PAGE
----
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Ethics and Morality

The Morality of Care for Our Environment

Moral wrestling

The moral life is about constantly determining our responsibilities and how to carry them out. Often, when we face new areas of life, we do not realize our obligations immediately, we do not see the consequences of our action or inaction, and may move too late. The BP oil rig disaster is a case in point on many levels. Here is a personal example.

Our spruce trees began to shed needles branch by branch. One, I'm calling Little Brother, started shedding immediately after we moved in if not before. The tree specialist said it had a fungus and that the fungus could spread to other trees if we let it go. After most branches were empty and several had dropped off, we took action. I watched in horror as the tree man climbed the tree and began to slice off logs from the top. The logs looked fine, like they were perfectly healthy. I felt like I had made a terrible mistake and recoiled for weeks when I looked at the empty space where the tree once stood.

Its sister tree looked fine, another 25 feet of green-- until a couple of years later when it started to look stressed. The tree specialist said it had beetles and it could be treated in the fall, 6 months later. But by then it was too late to save. Most branches were largely empty. It still stands as we regret its failing health.

What is my moral obligation to the trees on our land? Depending on the species, the mature ones have been on earth longer than or as long as I have. Unless a tree was planted by previous owners (an immigrant), its ancestry runs long on this property. Do I have the right to eliminate a family of tree? I think not. Even for the immigrant trees, do I have an obligation to provide what they need? I think so.

A couple of years ago, I asked the specialist about a group of spruces in the back yard losing needles, and he said it was caused by too much shade. But now, needles that are always bathed in the sun are disappearing and fast.

Clearly we failed to provide what was needed. When frantically searching the web for possible causes of the progressive needle drop on the four towering 25 foot trees, one expert noted that spruce tree stress is generally seen several years after the stressor occurred. So, for example, when there is a drought, it may not be immediately visible on the tree soma.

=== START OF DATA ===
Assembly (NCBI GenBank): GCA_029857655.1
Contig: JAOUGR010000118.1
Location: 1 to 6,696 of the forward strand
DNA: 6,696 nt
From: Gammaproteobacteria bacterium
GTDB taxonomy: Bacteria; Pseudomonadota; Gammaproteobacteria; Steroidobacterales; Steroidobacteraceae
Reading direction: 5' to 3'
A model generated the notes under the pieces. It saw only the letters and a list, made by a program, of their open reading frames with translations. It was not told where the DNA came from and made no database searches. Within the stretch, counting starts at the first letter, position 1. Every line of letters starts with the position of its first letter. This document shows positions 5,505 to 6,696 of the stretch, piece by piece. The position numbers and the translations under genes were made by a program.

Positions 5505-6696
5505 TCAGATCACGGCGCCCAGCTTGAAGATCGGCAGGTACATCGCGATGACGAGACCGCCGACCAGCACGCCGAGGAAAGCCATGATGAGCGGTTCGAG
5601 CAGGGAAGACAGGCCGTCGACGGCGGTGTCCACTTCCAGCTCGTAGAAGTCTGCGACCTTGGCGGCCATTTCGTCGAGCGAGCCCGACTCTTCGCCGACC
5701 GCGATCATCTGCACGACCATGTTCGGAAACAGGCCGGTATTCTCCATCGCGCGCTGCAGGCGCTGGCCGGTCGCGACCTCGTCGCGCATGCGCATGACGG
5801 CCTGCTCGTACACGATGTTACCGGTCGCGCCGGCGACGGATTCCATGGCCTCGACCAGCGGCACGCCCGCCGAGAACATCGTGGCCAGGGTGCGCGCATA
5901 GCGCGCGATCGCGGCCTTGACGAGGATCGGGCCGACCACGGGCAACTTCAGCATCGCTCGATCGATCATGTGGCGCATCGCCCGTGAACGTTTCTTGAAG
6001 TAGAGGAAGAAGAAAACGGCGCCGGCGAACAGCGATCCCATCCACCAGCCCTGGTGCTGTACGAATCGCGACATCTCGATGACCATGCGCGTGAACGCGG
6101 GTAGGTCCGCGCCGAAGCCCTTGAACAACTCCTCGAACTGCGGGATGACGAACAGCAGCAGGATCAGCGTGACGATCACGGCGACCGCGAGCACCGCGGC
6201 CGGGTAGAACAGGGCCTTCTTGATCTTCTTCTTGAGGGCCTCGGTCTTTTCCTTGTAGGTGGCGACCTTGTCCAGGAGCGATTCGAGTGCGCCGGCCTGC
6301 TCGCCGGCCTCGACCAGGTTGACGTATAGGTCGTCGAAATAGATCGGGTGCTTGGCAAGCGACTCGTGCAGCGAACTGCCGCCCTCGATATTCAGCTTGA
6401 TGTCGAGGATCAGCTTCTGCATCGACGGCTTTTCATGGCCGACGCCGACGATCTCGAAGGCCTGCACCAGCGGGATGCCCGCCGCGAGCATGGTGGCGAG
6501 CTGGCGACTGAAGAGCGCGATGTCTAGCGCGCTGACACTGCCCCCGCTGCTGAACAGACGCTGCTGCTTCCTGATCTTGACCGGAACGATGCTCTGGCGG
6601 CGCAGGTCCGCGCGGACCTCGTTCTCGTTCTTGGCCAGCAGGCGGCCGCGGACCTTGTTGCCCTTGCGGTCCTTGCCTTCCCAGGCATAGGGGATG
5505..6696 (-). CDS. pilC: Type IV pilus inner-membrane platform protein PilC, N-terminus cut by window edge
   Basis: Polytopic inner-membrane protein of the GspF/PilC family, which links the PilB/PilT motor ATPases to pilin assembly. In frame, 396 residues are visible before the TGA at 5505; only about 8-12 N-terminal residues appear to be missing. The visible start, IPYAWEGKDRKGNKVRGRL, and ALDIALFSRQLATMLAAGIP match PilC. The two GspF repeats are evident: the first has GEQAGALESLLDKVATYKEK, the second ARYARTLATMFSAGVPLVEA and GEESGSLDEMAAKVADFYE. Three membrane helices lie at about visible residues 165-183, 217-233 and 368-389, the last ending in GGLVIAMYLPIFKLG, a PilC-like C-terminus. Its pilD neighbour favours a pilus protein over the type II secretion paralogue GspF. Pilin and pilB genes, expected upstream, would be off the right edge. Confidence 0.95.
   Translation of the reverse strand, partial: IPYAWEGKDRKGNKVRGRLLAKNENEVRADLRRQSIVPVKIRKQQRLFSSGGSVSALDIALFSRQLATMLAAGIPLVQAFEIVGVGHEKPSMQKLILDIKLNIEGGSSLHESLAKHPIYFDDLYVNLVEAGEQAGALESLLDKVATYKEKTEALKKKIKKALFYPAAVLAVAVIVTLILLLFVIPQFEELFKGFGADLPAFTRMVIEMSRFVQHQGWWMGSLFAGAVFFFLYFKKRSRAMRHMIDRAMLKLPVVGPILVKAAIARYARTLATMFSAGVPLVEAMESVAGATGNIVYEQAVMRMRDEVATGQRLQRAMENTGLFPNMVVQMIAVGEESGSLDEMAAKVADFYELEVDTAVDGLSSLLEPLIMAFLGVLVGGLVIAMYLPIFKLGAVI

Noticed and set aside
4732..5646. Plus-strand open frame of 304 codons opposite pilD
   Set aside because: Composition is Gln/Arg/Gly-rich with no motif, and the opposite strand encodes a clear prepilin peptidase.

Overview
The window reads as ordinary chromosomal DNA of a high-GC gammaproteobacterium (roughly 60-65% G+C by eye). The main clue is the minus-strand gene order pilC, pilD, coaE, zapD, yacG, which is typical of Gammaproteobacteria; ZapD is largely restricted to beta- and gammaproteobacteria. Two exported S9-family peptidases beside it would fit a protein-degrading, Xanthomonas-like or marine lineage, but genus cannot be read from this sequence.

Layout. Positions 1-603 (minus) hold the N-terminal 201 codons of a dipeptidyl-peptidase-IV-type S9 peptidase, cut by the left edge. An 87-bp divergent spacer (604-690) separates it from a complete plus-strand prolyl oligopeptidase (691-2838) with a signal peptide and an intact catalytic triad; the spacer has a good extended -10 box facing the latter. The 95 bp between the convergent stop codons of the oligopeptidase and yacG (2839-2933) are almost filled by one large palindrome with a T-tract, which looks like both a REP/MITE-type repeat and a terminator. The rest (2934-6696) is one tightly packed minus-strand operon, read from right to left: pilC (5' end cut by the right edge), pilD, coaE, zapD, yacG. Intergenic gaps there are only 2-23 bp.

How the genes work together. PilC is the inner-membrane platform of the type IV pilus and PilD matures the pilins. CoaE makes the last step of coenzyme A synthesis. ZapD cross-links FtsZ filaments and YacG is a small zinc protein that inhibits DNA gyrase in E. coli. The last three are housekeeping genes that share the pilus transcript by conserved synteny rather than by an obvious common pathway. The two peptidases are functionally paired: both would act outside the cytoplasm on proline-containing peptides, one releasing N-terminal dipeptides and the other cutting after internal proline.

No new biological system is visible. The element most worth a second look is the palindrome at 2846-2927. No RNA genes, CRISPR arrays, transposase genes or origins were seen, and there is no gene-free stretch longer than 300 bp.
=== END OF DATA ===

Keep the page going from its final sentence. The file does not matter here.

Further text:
I remember a drought a few years back. I took care to water the trees in our front yard, but not in the back-thinking that the shadedness would protect them (and not wanting to use up water unnecessarily, knowing that fresh water is in limited supply). It is the back trees that are now dying. Was this a moral failure?

Perhaps I should be comforted by expert opinion that suburban spruce trees last about 25 years. But I see other large spruces in our neighborhood that are doing fine.

I am starting to understand how I have moved into many relationships that I did not explicitly or consciously choose. When I am born or when I move into a neighborhood, I take up a place on the community web of relationships one to all and all to one, whether I acknowledge the relationships or not. These relationships are not just with other human beings, but with other creatures and life as a whole. It is like we are together on a trampoline. My movements affect me of course, but also everyone and everything else.

I am also learning more and more about the community of living creatures around me, even plants. Plants are known to signal weakness or danger through smell or sound. For example, some plants give out pheromones to alert nearby relatives to danger (e.g., acacias when grazed upon too much and their neighbor plants change the chemical content of leaves to be poisonous to protect themselves).

How do I fit into the community of living, thriving, weakening and dying? Perhaps I am part of the cooperative but with special responsibilities. Perhaps the lifeforms in my local space are essentially my "ground projects," those for whom I am responsible. Only I and my family, who live closely with or by these other lifeforms, can know them and their needs deeply and sufficiently. Of course, I have to be paying attention.

I will wait for a clear signal from Big Sister that it is ready to be taken down. We are watering the four trees in the back with hour-long full-throttle gulps from the hose. But I ponder my obligations and actions. Can this save them? Should I be using water for this?

The moral life is like white-water rafting, with constant shifts in conditions, opportunities and capabilities that require us to make small decisions and take small actions that have unforeseeable large ramifications.

Clearly I have to work on seeing, perceiving, and understanding my local moral obligations (it's often easier to tell other people what they should do!). In a world of diminishing environmental resources and increasing demand, it makes for ongoing moral wrestling.

More from Darcia F. Narvaez Ph.D.
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